Review: The Dogs of War ~ Lisa Rogak

The Dogs of WarMilitary working dogs gained widespread attention after Cairo participated in the SEAL Team 6 mission that led to Osama bin Laden’s death. Before that, few civilians realized that dogs served in combat, let alone that they could parachute from thirty thousand feet up.

The Dogs of War reveals the amazing range of jobs that our four-legged soldiers now perform, examines the dogs’ training and equipment, and sets the record straight on those rumors of titanium teeth. You’ll find heartwarming stories of the deep bond that dogs and their handlers share with each other, and learn how soldiers and civilians can help the cause by fostering puppies or adopting retirees.

An incredible story of the largely unseen but vital role that dogs play in our armed forces, The Dogs of War is a must-read for animal lovers everywhere.

5 Thumbs-UpIf you are picking this up expecting a book full of personal stories about military working dogs and the unique relationship that exists between them and their handlers, you may be disappointed as this book is written more along the lines of a history of the military working dog from how they came about to their current purpose in today’s military.

It is immediately apparent when reading this book that the Author has done their research as they cover, in fine detail, the selection process for a puppy to become a Military Working Dog (MWD) right through to their retirement and transition, hopefully to a civilian life.  With so much research and detail this is a book that could easily have turned into something resembling a research paper, but the Author manages to avoid this pitfall turning the book into an informative memoir through the telling of the stories of different dogs and the roles they play as a MWD.  Each chapter of the boo k is given over to a particular dog and their handler, and this leads to a greater understanding of the bonds created between the two, and the heartbreak felt when one or the other is lost.

Interspersed with some wonderful photographs that show these dogs in action, this is a book that will surely capture the reader and pull them in from the very first page.  It is emotional, funny, and above all informative and will give many readers a greater insight into the life of a MWD, and why they are held in such high esteem not only by their handlers, but by the Service Members they work alongside.  I could write a lot more about this book in my review, but to do so would involve quoting portions of the book to illustrate what a great read it is, and I would rather the reader find that out for themselves.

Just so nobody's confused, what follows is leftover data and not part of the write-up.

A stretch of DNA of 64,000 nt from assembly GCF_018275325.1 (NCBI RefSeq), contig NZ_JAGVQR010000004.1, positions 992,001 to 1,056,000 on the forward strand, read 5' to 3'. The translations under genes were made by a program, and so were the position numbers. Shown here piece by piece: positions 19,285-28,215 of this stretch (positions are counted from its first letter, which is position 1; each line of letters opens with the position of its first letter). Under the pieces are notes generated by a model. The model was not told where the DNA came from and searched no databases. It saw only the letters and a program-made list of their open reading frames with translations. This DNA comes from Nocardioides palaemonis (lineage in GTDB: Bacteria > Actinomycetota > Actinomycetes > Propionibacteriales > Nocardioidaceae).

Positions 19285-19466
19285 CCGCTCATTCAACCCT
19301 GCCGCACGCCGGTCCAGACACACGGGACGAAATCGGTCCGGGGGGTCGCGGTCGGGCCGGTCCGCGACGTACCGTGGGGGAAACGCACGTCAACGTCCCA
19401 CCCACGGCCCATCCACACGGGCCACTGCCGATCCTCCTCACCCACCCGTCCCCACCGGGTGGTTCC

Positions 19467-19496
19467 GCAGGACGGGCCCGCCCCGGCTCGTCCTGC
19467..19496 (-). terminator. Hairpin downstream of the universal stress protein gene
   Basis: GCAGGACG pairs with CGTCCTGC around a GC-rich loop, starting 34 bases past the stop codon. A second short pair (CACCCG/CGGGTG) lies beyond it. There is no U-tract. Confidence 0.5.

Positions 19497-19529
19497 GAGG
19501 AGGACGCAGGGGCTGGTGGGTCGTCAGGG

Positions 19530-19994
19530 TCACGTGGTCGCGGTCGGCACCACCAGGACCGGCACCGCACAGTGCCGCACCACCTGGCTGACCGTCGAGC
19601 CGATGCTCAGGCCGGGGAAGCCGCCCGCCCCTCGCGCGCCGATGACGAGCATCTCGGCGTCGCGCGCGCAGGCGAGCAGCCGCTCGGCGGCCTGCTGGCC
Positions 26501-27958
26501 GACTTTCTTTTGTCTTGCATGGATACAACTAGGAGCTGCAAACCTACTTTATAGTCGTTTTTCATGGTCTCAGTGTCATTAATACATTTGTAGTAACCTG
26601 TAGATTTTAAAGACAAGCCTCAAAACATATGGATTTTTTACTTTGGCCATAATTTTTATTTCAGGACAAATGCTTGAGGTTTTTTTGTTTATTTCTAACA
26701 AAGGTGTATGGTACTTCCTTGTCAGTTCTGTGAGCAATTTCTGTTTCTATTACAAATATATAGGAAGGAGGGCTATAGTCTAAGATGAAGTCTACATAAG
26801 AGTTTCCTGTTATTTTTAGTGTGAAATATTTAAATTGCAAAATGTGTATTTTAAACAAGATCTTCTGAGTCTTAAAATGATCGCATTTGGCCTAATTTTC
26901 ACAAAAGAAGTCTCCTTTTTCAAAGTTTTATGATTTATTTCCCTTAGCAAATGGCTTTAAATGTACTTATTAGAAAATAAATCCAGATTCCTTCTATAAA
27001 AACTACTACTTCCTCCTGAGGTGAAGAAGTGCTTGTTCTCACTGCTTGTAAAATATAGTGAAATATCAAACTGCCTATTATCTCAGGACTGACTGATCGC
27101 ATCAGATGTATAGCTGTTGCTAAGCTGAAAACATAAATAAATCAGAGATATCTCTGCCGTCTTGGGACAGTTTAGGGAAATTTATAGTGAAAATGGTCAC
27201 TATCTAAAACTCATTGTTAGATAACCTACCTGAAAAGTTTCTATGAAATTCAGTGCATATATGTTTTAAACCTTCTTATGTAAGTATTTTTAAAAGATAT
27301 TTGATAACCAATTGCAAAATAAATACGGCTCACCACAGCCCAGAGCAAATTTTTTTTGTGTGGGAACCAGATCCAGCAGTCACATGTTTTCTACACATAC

I would highly recommend this book to dog lovers and those interested in the military.


Review: Look Again ~ Lisa Scottoline

Look AgainWhen reporter Ellen Gleeson gets a “Have You Seen This Child?” flyer in the mail, she almost throws it away. But something about it makes her look again, and her heart stops—the child in the photo is identical to her adopted son, Will. Her every instinct tells her to deny the similarity between the boys, because she knows her adoption was lawful. But she’s a journalist and won’t be able to stop thinking about the photo until she figures out the truth. And she can’t shake the question: if Will rightfully belongs to someone else, should she keep him or give him up? She investigates, uncovering clues no one was meant to discover, and when she digs too deep, she risks losing her own life—and that of the son she loves.

2 Thumbs-UpThis is the first book I have read that was written by this Author, and my understanding is that they are not new to the published works scene; I’m sorry, and apologize now to the Author, but that was not the impression I received from reading this book.